For a film festival in a country that supposedly looks down its nose at the US, Cannes has certainly shown a lot of love to American auteurs. For nearly 20 years, some of our most successful indie filmmakers have been dominant forces at the French festival, including the Coen brothers, Gus Van Sant, Michael Moore, and former Cannes jury president Quentin Tarantino. All of them will be well-represented next month at the 60th edition of Cannes. Five of the 21 films in competition are from the U.S. of A., including Van Sant’s Paranoid Park, the Coens’ No Country for Old Men, David Fincher’s Zodiac, James Gray’s We Own the Night, and Tarantino’s Death Proof (pictured, with Rose McGowan and Kurt Russell), which is being split off of Grindhouse and getting 15 minutes of extra footage. (Alas, no such love for Robert Rodriguez’s Planet Terror. Though I hear the French are working on their own version, in which Audrey Tautou loses her fingers and has them replaced with unfiltered cigarettes.)
Other prominent US films at the fest (screening out of competition) will include Moore’s Sicko (in which the documentarian takes on the American health care system), Steven Soderbergh’s Ocean’s 13, Abel Ferrara’s Go Go Tales, The War (Ken Burns’ controversial WWII doc, set to air this fall on PBS), and the Leonardo DiCaprio-produced environmental doc 11th Hour. Even the opening night feature, Wong Kar-Wai’s My Blueberry Nights, marks the Chinese director’s first English-language film, with a cast led by America’s Norah Jones (in her acting debut).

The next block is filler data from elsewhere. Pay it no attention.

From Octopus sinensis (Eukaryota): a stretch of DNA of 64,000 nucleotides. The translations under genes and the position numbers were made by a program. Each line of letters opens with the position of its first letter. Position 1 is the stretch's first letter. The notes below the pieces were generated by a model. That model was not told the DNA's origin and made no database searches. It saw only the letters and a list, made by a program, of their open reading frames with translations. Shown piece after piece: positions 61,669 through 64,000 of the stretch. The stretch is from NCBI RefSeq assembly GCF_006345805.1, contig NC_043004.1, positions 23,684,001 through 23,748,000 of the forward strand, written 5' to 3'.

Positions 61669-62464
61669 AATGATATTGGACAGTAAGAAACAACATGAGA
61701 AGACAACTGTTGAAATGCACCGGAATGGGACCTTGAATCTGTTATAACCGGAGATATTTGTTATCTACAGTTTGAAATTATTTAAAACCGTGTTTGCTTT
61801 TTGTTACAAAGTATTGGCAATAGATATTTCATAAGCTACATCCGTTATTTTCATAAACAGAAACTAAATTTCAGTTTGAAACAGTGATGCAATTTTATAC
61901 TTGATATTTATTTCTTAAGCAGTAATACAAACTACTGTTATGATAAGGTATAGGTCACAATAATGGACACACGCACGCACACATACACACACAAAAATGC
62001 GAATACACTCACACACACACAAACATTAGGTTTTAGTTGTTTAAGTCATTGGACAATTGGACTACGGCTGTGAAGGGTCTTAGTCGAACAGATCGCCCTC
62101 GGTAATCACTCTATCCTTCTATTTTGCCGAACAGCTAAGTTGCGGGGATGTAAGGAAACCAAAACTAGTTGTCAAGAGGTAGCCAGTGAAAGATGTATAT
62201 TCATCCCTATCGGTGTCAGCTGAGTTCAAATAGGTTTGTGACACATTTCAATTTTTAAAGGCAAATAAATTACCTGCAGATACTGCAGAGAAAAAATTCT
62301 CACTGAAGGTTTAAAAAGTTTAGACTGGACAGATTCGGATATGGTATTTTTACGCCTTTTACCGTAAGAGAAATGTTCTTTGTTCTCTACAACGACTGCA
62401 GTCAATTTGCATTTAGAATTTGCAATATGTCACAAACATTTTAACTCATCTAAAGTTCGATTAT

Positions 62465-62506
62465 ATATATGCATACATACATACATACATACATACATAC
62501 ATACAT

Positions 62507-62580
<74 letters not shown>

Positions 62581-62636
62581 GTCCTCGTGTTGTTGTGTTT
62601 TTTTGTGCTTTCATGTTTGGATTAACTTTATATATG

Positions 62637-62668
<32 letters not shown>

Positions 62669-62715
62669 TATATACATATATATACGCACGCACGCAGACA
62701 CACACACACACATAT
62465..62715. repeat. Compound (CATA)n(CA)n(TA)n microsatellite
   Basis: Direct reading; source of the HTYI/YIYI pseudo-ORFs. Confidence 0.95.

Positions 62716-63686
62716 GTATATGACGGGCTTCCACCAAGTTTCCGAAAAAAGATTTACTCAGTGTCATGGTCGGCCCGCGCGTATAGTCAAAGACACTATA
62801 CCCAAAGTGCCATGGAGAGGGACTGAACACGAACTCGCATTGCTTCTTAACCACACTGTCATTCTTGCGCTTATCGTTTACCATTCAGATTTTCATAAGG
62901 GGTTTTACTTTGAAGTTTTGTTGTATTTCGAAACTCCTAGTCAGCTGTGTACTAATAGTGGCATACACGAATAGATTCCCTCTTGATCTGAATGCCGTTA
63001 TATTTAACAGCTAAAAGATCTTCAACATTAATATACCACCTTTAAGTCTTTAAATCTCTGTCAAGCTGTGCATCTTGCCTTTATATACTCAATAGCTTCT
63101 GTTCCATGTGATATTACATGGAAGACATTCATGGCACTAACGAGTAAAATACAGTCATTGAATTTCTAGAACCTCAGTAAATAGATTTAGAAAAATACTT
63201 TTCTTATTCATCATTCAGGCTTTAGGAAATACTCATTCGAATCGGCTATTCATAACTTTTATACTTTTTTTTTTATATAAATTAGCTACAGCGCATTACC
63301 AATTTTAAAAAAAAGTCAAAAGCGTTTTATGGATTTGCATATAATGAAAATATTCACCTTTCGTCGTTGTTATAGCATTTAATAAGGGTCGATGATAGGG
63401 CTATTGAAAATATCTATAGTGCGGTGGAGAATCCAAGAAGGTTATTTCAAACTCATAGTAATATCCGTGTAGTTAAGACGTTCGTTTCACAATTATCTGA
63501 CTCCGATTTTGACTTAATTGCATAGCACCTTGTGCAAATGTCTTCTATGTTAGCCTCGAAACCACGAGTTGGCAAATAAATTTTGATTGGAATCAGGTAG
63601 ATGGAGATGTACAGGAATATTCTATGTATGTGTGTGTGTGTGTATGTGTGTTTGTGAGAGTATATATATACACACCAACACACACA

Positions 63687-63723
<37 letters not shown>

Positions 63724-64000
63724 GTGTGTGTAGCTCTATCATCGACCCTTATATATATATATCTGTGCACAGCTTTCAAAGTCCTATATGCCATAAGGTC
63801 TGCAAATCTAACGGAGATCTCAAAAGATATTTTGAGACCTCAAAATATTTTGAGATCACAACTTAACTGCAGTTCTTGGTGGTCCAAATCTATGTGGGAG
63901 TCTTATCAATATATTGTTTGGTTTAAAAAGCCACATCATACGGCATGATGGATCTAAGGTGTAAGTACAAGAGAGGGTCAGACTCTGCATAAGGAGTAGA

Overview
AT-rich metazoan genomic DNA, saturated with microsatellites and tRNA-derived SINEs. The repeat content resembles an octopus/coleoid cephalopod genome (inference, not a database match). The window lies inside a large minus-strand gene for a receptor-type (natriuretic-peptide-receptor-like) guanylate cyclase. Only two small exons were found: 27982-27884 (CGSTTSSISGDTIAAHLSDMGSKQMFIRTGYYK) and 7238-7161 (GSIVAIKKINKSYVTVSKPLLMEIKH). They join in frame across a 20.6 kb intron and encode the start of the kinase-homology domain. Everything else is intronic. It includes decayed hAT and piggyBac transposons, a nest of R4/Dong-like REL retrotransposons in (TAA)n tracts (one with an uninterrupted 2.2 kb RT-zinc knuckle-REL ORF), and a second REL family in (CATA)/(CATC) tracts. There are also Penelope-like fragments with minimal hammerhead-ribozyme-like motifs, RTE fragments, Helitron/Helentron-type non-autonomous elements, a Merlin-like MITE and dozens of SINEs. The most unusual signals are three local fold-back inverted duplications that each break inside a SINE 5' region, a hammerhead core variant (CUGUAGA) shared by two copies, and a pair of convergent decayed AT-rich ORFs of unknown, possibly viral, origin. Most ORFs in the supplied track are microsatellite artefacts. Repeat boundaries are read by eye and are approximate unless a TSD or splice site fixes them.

Why should you care about Cannes? Because the US-heavy slate this year means that a lot of the Cannes lineup should actually make it to your multiplex later this year. And since most of these movies are screening for the press for the first time at Cannes, critical opinion will begin to gel there, and when they finally open here, you can expect the consensus around these movies — including whether they’re awards-worthy — to echo the buzz generated among the lucky few who got to see them at the fest. For better or worse, the road to the domestic box office — and to Oscar — begins on the Croisette.
addCredit(“Death Proof: Andrew Cooper”)